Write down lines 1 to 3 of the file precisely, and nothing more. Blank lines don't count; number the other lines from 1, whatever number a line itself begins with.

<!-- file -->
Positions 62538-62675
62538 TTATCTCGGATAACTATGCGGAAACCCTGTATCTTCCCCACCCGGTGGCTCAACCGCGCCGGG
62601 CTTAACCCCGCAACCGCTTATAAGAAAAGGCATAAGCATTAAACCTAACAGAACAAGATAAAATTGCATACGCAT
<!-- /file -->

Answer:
Positions 62538-62675
62538 TTATCTCGGATAACTATGCGGAAACCCTGTATCTTCCCCACCCGGTGGCTCAACCGCGCCGGG
62601 CTTAACCCCGCAACCGCTTATAAGAAAAGGCATAAGCATTAAACCTAACAGAACAAGATAAAATTGCATACGCAT